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Rural County EMS System--Scares me


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I would put most of our rural responders up against "Urban" EMT's any day... the reason? Because of the long wait times for our Ambulances, many times we are out there performing BLS skills that those who work in the City NEVER do.

Would you mind elaborating on which BLS skills you are referring to? BLS is typically done rapidly without regard to wait time for transport.

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Around here, our City Counterparts rarely if ever do things such as traction splinting, EOA / Combitube, etc. I'm thinking that you must think that I'm talking about CPR, et al.... not so... even the City folks can't get out of that! :lol:

Jo

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Anatomy chick wrote:

I would put most of our rural responders up against "Urban" EMT's any day... the reason? Because of the long wait times for our Ambulances, many times we are out there performing BLS skills that those who work in the City NEVER do.

Are you kidding?

No offense, but I probably have done more calls this week, then you have done in 6 months.

I have a transport time of less then 5 minutes for the most part. In that time I can provide any treatment or skill necessary, that the situation warrants. We can also asses the pt. call for an ALS intercept if need be, receive one, and that provider can also perform any skill he needs to in that specific situation, in the allotted time. Drop a note and still have time to tell me what they did this weekend.

Let me ask you a question. Please answer honestly.

What do you think would be a more difficult transition?

Taken an urban emt or medic and placing them in a rural situation

Taken a rural emt or medic and placing them in a urban situation.

I believe going from a rural to urban situation would be more difficult transition.

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The hospital does not care if your transport time was 2 hours or 10 minutes if the situation warrants the treatment, they are going to expect it to be performed.

You are joking yourself, aren't you? I don't know a medical control or medical director for that matter that wouldn't care if you took 2 hrs to transport your patient because they needed certain interventions performed, especially if you're 5 minutes from the ED. So, basically you would stay on scene with an acute pulmonary edema patient, establishing IV's and CPAP and RXs for 20-30 minutes when you are 3 blocks from definitive care? I don't think so.

Take care,

Todd

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Honestly.....

I think both scenarios presented would be equally difficult to acclimate to.....

I agree that you may run more calls than we do... and that is where my agreement to your post stops.

Just as your post was not meant to offend rural providers, mine was not meant to encite Urban providers... two different animals performing two different functions. Basically what I was trying to say (and may have done so poorly) was that as rural providers we can hold our own.....we spend more time with the patient and often provide care that others may not "waste time on" due to short transport times.

Take Care All,

Jo

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I was not saying you "couldnt hold your own". I am sure you are very proficient.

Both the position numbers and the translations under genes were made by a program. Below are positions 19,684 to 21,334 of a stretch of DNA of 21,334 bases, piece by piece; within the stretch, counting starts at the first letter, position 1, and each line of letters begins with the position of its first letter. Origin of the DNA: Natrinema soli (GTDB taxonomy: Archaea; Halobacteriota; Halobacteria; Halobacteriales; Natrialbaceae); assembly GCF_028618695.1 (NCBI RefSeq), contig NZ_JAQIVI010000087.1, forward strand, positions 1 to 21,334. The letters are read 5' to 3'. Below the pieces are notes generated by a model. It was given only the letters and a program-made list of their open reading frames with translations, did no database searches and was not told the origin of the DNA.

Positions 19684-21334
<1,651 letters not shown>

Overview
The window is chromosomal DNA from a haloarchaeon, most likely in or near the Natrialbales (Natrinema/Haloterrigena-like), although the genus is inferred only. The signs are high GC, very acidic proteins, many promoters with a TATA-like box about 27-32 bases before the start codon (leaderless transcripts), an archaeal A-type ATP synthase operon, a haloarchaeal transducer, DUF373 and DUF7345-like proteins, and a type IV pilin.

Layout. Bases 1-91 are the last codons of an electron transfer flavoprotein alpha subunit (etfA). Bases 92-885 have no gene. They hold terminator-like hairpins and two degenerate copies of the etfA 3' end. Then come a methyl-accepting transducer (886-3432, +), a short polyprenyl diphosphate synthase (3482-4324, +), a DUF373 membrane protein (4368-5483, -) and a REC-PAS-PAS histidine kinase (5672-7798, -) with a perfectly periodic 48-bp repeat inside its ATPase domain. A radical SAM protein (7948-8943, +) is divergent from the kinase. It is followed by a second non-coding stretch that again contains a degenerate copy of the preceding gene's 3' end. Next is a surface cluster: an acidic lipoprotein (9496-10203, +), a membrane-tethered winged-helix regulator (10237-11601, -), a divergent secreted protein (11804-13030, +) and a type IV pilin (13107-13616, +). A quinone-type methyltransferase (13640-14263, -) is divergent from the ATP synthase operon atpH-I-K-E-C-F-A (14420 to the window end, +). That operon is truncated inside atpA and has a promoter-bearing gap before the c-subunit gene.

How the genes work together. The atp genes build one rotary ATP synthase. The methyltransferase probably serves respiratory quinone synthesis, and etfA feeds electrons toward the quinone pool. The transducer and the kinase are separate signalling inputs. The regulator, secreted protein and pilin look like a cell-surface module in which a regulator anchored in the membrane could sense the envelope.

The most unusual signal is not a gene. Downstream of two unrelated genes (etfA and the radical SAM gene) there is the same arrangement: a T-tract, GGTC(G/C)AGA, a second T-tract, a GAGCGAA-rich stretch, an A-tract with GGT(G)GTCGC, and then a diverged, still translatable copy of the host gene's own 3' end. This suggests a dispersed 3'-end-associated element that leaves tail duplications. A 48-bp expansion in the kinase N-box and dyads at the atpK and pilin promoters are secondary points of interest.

This isn't a competition.

We treat and perform any skill warranted. We don't forgo them because they might be a waste of time or because we are around the block from the hospital. You just become more proficient with the time you have.

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For once, and I think I'm marking this on my calendar, I actually agree with whit. The other thing you have to realize, AnatomyChick, is that just because you are in close proximity to the hospital in an urban environment doesn't necessarily mean you will be grabbing your patient and running. While environments in rural and suburban settings are typically wider and rarely above 3 stories, In an urban environment just getting someone out of their apartment may take as long as traveling a great distance in a rural setting.

The other night I had a cardiac arrest victim who lived about a mile away from the hospital. It took us approximately an hour and forty minutes from the time we arrived until we were at the ED. This was because among other things, she lived on the fifth floor of an apartment building with no elevator and very narrow staircases. Close proximity does not necessarily equal short transport.

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bassmedic wrote:

So, basically you would stay on scene with an acute pulmonary edema patient, establishing IV's and CPAP and RXs for 20-30 minutes when you are 3 blocks from definitive care? I don't think so.

Not really interested in what you think. I will however humor you.

What I am saying is that we don't have the luxury to forgo treatment because our transport times are shorter. We just have less time to complete those treatments.

The average 20 minutes we spend with the pt. on scene and transporting is more then enough time to adequately treat the injury or illness.

In closing if a thirty-minute on scene time was beneficial to the outcome of the pt. whatever the predisposing injury or illness is. Yes we would stay on scene.

However most injuries and illness without mitigating circumstances can be effectively treated with minimal on scene time. We have ten minute target times, ALS or BLS. For the most part those times are met.

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